H-Energy in News

Two years ago, only governments and energy majors could afford an FSRU

June 2, 2017

Two years ago, only governments and energy majors could afford an FSRU’

Mumbai-headquartered H-Energy plans to enter India’s LNG-import market, chartering two floating storage and regasification units (FSRUs) to receive short-term and spot cargoes. Chief executive Darshan Hiranandani outlined his plans to Karen Thomas, editor of LNG Shipping World.

 

H-Energy is new to investing in upstream oil and gas; what are your immediate priorities?

 

Right now, our focus must be on India, on mid-stream and downstream opportunities. If and when we see the gas supply tightening, we will switch our focus to upstream. It is difficult for most players to operate midstream and downstream in India – we believe we have an important role to play here.

 

We expect the strongest demand to come from domestic use and transport fuel. This will push industrial users to source gas in other ways. Our model is to target customers that need around 1 million tonnes a year (mta).

 

What opportunity do you see for LNG demand growth in India?

 

The Indian economy has been very comfortable switching from liquid fuels to gas for transport and for industry. Wherever gas is made available in India, we find industries very eager to make that move. The problem in India is to determine whether demand stands at five or 50 mta.

 

As the LNG industry moves towards shorter-term contracts, and as the customer does the same, there are problems financing the downstream infrastructure. This is where the challenge lies.

 

We have found, moving into new areas, you can achieve good growth. But there is no silver bullet. It’s all about getting the pipelines, about getting new areas connected – which is where H-Energy can play a role.

 

On the west coast, we will initially charter the Engie-owned FSRU GDF Suez Cape Ann at Jaigarh in Maharashtra, with a 60km pipeline to connect to existing customers. We will also have a 600km pipeline that connects to new customers that have no gas at all.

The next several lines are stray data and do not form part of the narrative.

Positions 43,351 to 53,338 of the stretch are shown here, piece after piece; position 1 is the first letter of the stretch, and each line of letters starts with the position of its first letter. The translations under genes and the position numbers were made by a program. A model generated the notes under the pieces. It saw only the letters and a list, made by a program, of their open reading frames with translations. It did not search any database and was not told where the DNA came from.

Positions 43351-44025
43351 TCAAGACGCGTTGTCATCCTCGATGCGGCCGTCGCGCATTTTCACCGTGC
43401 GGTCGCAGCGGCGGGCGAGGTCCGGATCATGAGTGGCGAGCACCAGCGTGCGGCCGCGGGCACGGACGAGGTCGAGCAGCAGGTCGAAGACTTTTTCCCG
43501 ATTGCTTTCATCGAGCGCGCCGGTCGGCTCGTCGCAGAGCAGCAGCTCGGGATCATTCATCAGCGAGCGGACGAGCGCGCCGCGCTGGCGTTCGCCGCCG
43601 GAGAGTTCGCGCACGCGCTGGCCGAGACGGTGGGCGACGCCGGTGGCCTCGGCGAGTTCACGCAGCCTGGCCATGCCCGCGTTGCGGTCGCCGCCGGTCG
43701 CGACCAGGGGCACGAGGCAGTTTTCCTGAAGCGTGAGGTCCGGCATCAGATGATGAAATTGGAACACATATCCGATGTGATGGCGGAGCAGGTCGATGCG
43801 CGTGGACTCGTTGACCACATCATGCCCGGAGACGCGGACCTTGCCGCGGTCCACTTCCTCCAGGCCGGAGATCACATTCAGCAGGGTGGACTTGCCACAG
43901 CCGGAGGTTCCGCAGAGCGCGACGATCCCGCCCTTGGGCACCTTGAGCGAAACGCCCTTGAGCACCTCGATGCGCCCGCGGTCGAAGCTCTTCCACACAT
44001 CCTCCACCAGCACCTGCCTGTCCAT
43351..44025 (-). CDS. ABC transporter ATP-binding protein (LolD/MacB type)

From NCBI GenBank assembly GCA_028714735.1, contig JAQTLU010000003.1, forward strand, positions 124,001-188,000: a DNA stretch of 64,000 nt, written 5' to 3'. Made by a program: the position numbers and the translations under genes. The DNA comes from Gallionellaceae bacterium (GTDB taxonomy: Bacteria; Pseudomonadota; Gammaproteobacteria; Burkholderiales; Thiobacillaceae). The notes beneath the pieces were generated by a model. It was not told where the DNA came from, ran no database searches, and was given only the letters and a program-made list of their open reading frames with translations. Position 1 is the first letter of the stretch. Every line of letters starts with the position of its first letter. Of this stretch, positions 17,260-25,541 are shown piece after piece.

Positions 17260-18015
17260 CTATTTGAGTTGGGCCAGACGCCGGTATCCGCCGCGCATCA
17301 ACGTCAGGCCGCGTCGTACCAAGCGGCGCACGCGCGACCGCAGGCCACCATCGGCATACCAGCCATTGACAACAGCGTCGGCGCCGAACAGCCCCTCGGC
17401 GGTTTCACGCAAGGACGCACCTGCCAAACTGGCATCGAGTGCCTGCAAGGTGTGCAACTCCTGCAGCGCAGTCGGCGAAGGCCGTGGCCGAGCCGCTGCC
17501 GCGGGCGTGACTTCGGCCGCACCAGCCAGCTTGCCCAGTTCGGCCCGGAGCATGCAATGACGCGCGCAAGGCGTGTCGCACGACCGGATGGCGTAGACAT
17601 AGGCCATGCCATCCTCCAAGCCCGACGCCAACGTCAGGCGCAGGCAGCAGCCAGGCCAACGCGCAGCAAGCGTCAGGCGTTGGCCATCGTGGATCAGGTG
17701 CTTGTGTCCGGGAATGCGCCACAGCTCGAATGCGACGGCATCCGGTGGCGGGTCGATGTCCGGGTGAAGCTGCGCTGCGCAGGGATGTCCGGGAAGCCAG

For us, this is the missing piece in the jigsaw. There can be no increase in demand if you do not connect to the customer. Otherwise, it’s just commodity shopping.

 

At Digha, we require a 145,000m³–170,000m³ vessel. However, we believe that our permitting process requires three to four months more. Once that is complete, we aim to move ahead with the final investment decision (FID), with a commercial operations date of fourth-quarter 2020.

 

Here, we have made considerable progress in terms of the anchor customer, having signed a heads of agreement for 1 mta of offtake with North West Power Generation Co Ltd (NWPGCL), a Bangladesh Power Development Board-owned utility.

 

Does uncertainty over demand force H-Energy – and other companies seeking to tap India’s thirst for gas – to invest in LNG infrastructure on a speculative basis?

 

You can’t undertake super-projects; you must focus on smaller projects, one at a time, because that’s how the customers sign up.

 

“Increasingly, we are seeing new projects follow the upstream business model when it comes to securing the finance. It must be balance-sheet funded, not project funded”

 

We have customers signed up for our first 60km of pipeline. When it comes to the 635km pipeline, we are probably looking to expand this at the rate of 100-200km at a time, as we sign customers up and move forward. If you don’t get enough takers, you don’t build it.

 

These two projects have a strong business case; we have the spot suppliers. But increasingly, we are seeing new projects follow the upstream business model when it comes to things like securing the finance. It must be balance-sheet funded, not project funded.

 

What is H-Energy’s LNG-development strategy?

 

Right now, we are simply a buyer of natural gas. We take delivery of the gas ex-terminal, at Hazira and at Dahej, for supply to our customers. We started to do this to prepare ourselves to build and manage our own terminals.

 

But for us, it’s not just about the terminal; it’s about delivering a service to the customer. There is a gap in the market, and the role of an aggregator is important.

 

We believe we can play that role, piecing together the chain – whether that’s building pieces of infrastructure, or pulling together the bits that exist. And so we have a marketing entity and an infrastructure entity. They work together to ensure that we develop products that make sense.

 

If we start to import our first cargoes through the FSRU moored at Jaigarh next June, we should import around 2 mta over the following 12 months. We expect our west coast demand to grow within five years to some 4 mta.